Gene/GenotypeSexGradeStageLymph Node InvasionDistant Metastasis
Women, n=65Men, n=145P1/2, n=1853/4, n=25PpT1/pT2, n=159pT3/pT4, n=51PNegative, n=200Positive, n=10PNegative, n=191Positive, n=19P
  • pT indicates pathologic tumor classification; DKK2, Dickkopf 2; rs, single nucleotide polymorphism identification number; G, guanine; Ref, reference category; A, adenine; C, cytosine; T, thymine; sFRP, secreted frizzled-related protein; SMAD7, mothers against decapentaplegic homolog (SMAD) family member 7; DAAM2, disheveled associated activator of morphogenesis 2.

  • *

    Considering multiple comparisons.

  • P values <.05 were considered statistically significant.

DKK2, rs17037102              
 GG3570Ref9213Ref7926Ref996Ref9411Ref
 GA2468.278210.747022.89893.41857.49
 AA67.36112.76103.89121.78121.75
 GA+AA3075.459312.838025871014.52978.47
DKK2, rs419558              
 CC3980Ref10712Ref9128Ref1181Ref1136Ref
 CT1746.42567.834815.96576.004549.03
 TT919.94226.11208.58253.004244.08
 CT+TT2665.517813.356823.77829.0027813.02
DKK2, rs447372              
 GG3978Ref10512Ref9027Ref1161Ref1116Ref
 GA1748.31587.914916.82596.005569.04
 AA919.91226.11208.54253.004244.09
 GA+AA2667.418013.416924.65849.0038013.03
DKK3, rs3206824              
 GG50100Ref13614Ref11634Ref1437Ref13812Ref
 GA1340.234310.063716.28503.77467.26
 AA25.7961.6661.6170 70 
 GA+AA1545.244911.074317.39573.92537.41
DKK3, rs11022095              
 GG1117Ref253Ref217Ref271Ref235Ref
 GA2860.477612.686721.91835.61808.21
 AA2668.248410.997123.95904.87886.06
 GA+AA54128.3116022.8313844.931739.7516814.08
DKK3, rs1472189              
 CC47108Ref13817Ref11936Ref1505Ref1469Ref
 CT1635.89465.823813.74465.054110.003
 TT22.4113.000122.2140 40 
 CT+TT1837.74478.484015.55505.074510.005
DKK3, rs7396187              
 GG4692Ref12711Ref10830Ref1326Ref12711Ref
 GC1642.434612.014018.11544.46517.36
 CC311.36122.42113.92140 131.92
 GC+CC1953.315814.0145121.14684.69648.45
DKK3, rs2291599              
 CC3467Ref938Ref7625Ref956Ref9011Ref
 CT2655.827011.216219.84774.77747.61
 TT523.11226.04217.98280 271.24
 CT+TT3178.419217088326.881054.441018.37
DKK4, rs2073664              
 CC40104Ref12717Ref10737Ref1377Ref12915Ref
 CT1822.03355.913010.92373.52364.94
 TT719.93233.96224.26260 260 
 CT+TT2541.14588.955214.48633.92624.31
sFRP4, rs1802073              
 CC1536Ref429Ref3714Ref474Ref437Ref
 CA2557.897012.646517.37793.29766.21
 AA2552.71734.025720.85743.34716.26
 CA+AA50109.7814316.1512237.541536.2414712.17
sFRP4, rs1802074              
 AA1521Ref324Ref288Ref351Ref351Ref
 AG1554.03654.335316.92672.97645.35
 GG3570.368817.097827.68987.389213.09
 AG+GG50124.1315321.8713143.751659.5415618.15
SMAD7, rs12953717              
 CC4679Ref10817Ref9431Ref1196Ref11114Ref
 CT1355.01617.515117.98653.91653.11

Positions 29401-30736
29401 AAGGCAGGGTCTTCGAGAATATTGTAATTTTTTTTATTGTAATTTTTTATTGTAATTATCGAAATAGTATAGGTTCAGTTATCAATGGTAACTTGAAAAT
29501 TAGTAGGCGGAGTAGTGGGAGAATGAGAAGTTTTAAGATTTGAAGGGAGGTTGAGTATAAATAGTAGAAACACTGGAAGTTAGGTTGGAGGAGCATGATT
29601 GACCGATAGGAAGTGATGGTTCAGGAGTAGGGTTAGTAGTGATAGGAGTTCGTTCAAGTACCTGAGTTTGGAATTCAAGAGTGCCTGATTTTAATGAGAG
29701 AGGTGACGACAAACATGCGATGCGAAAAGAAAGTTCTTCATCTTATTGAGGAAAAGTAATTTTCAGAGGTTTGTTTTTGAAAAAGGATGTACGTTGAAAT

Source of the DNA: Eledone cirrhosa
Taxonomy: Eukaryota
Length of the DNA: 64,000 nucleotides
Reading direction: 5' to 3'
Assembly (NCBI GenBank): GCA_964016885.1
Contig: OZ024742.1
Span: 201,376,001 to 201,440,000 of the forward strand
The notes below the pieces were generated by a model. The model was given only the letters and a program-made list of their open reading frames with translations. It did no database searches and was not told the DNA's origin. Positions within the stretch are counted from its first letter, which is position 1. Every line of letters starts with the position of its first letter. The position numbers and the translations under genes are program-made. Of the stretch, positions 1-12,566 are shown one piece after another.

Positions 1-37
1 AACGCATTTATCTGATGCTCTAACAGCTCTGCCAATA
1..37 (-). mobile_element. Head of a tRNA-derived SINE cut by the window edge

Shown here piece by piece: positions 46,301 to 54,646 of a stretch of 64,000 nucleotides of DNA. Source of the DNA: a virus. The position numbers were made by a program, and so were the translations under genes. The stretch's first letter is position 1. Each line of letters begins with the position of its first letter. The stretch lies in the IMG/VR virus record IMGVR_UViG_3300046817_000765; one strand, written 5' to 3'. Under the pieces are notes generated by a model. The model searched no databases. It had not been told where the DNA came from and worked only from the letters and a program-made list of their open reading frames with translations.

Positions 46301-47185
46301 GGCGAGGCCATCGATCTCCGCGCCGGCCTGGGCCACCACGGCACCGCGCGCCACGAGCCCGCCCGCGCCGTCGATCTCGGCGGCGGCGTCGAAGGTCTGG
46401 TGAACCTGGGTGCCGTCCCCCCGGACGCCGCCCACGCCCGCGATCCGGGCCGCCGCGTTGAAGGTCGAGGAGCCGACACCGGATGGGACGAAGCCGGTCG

TT611.91161.37143.52161.85152.95
 CT+TT1966.03778.36652083814.97805.19
DAAM2, rs6937133              
 GG1218Ref264Ref228Ref291Ref264Ref
 GA2045.37596.544817.96623.77569.95
 AA3382.2310015.978926.641096.671096.12
 GA+AA53127.2515921.7913743.741719.6916515.38
DAAM2, rs2504106              
 TT1953Ref648Ref5715Ref684Ref666Ref
 TC2955.277311.716222.43804.837311.34
 CC1737.53486.994014.51522.63522.29
 TC+CC4692.3112117.7910236.391326.6912513.79

Relation Between Various Wnt-Antagonist Gene Genotypes and Expression of β-Catenin

We investigated the relation between Wnt-antagonist gene genotypes and β-catenin expression. However, we did not observe any correlation between these polymorphisms and β-catenin expression (Table 7).

Table 7. Relation Between Distribution of Wingless-Type Mouse Mammary Tumor Virus Integration Site (Wnt) Antagonist Genes and Expression of β-Catenin
Polymorphism/Genotypeβ-Catenin IHC Expression: No. (%)P
No, n=25Yes, n=31
  1. IHC indicates immunohistochemistry; DKK2, Dickkopf 2; rs, reference single nucleotide polymorphism identification number; G, guanine; A, adenine; C, cytosine; T, thymine; sFRP4, secreted frizzled-related protein 4.

DKK2, rs17037102   
 GG18 (72)21 (68)Reference
 GA5 (20)9 (29).49
 AA2 (8)1 (3).49
 GA+AA7 (28)10 (32).73
DKK2, rs419558)   
 CC16 (64)22 (71)Reference
 CT6 (24)3 (10).18
 TT3 (12)6 (19).63
 CT+TT9 (36)9 (29).58
DKK2, rs447372   
 GG16 (64)22 (71)Reference
 GA7 (28)3 (10).12
 AA2 (8)6 (19).37
 GA+AA9 (36)9 (29).58
DKK3, rs3206824   
 GG21 (84)24 (77)Reference
 GA4 (16)6 (19).72
 AA0 (0)1 (4) 
 GA+AA4 (16)7 (23).54
DKK3, rs11022095   
 GG5 (20)4 (13)Reference
 GA7 (35)10 (32).48
 AA13 (45)17 (55).52
 GA+AA20 (80)27 (87).47
DKK3, rs1472189   
 CC23 (92)23 (74)Reference
 CT2 (8)8 (26).08
 TT0 (0)0 
 CT+TT2 (8)8 (26).08
DKK3, rs7396187   
 GG21 (84)23 (74)Reference
 GC4 (16)5 (16).85
 CC0 (0)3 (10) 
 GC+CC4 (16)8 (26).38
DKK3, rs2291599   
 CC11 (44)15 (48)Reference
 CT9 (36)11 (35).86
 TT5 (20)5 (16).67
 CT+TT14 (56)16 (52).74
DKK4, rs2073664   
 CC16 (64)21 (68)Reference
 CT6 (24)3 (10).21
 TT3 (12)7 (22).45
 CT+TT9 (36)10 (32).77
sFRP4, rs1802073   
 CC6 (24)10 (32)Reference
 CA8 (32)11 (35).78
 AA11 (44)10 (32).37
 CA+AA19 (76)21 (68).49
sFRP4, rs1802074   
 AA8 (32)9 (29)Reference
 AG12 (48)11 (35).75
 GG5 (20)11 (35).35
 AG+GG17 (68)22 (71).82

Multivariate Cox Proportional Hazards Analysis of Overall Survival in Patients With Renal Cell Carcinoma